Anonymity in Early Recovery
After a period of time in recovery, a balance can be struck in understanding when to divulge their recovery to others and how much information to give in various settings. This can be confusing for newly recovering addicts, who vacillate between yelling it from the rooftops and hiding it from everyone, lest they think less of them.
It is not unusual that they would be very excited and proud about their early recovery and abstinence and want to tell everyone they know that they have finally succeeded in overcoming their addiction. This is a very common response to early recovery for those who are experiencing it for the first time. The problem lies in the anonymity that is a vital part of the 12-step programs, which are all “anonymous.” Understanding the concept of what is meant by the phrase “anonymous” in the 12-step programs takes some time and awareness of the programs and how that works for all members.
The basic premise is that everyone is asked to keep their own membership in the 12-step programs to themselves when addressing public entities, such as the “press, radio, film, and television.” It also requests that members not divulge the membership or even attendance of others in the group outside the meetings. This has become a much bigger problem with the advent of celebrities of all types who do not adhere to the traditions of 12-step programs and speak freely in different media circles about their participation in 12-step groups.
It is perfectly understandable when a recovering addict wants to publicly declare their recovery. This is not a breach of anonymity. The issue of their participation, membership, or attendance in any specific 12-step program, however, is a breach of the anonymity of the group and a violation of the traditions that are designed to keep other members safe and to protect the unity and integrity of the group itself.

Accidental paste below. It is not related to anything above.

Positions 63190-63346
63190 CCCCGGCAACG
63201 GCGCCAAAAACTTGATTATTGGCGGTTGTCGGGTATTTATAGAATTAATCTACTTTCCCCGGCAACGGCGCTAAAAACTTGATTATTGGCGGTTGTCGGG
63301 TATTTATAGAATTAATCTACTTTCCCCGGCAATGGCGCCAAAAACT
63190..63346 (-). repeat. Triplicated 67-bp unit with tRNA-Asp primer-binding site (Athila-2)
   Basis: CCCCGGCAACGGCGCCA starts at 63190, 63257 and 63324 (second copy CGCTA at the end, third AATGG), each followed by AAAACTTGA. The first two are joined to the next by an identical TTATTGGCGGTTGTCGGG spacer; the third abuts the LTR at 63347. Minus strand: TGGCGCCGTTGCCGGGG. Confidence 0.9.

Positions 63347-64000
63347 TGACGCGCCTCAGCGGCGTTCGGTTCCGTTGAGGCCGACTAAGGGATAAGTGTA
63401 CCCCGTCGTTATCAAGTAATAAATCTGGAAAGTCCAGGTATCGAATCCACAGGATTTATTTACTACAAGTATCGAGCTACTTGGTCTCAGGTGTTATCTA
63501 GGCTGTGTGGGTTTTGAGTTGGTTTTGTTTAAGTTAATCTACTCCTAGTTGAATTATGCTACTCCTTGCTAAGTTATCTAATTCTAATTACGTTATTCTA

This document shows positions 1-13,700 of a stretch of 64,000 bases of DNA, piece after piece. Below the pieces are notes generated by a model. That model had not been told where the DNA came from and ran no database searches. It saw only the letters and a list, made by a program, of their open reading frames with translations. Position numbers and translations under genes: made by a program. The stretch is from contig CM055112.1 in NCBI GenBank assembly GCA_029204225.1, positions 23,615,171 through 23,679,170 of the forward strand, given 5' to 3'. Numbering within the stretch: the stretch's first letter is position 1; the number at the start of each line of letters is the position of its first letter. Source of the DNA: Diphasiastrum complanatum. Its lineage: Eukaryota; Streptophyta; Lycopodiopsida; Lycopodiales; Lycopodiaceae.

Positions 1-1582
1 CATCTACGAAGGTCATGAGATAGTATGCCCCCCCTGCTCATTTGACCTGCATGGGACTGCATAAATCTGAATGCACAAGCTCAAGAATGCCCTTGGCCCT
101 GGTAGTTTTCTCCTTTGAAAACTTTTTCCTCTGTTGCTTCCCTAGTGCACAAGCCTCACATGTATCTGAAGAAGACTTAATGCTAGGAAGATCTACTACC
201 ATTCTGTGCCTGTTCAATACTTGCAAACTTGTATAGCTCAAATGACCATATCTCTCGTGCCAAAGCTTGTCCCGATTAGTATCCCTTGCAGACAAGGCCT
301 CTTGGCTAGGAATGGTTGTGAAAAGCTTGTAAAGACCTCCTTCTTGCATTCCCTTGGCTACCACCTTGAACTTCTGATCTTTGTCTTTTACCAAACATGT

Because relapse is such a common part of the recovery process, it is seen that keeping one’s involvement with recovery private can be an asset to everyone. We have all read and seen the public displays of drunkenness and active addiction that can soon follow the equally public announcements of many people’s entry into treatment. It carries the message to the rest of the world that there is no such thing as long-term, ongoing abstinence. This is a matter that is confusing and misleading to those outside the recovery realm. That is why the principle of anonymity protects not only other members of the groups, but the people who are actually abusing anonymity themselves. It is hoped that the sense of pride that is felt in early recovery will propel the member through an ongoing process to remain in recovery. In doing so, they will begin to understand why there are safeguards to protect the group itself and its other members. Sponsors who understand the true nature of anonymity will be happy to guide those who do not yet understand how that works. And the group itself is a great place to celebrate the accomplishment of what can seem impossible to those who have not been able to attain long-term, ongoing recovery.
Kelly McClanahan has an MSW in clinical social work, with a specialization in substance abuse treatment. Having worked in this field for over 20 years, she is currently working on her certification as an addictions’ counselor.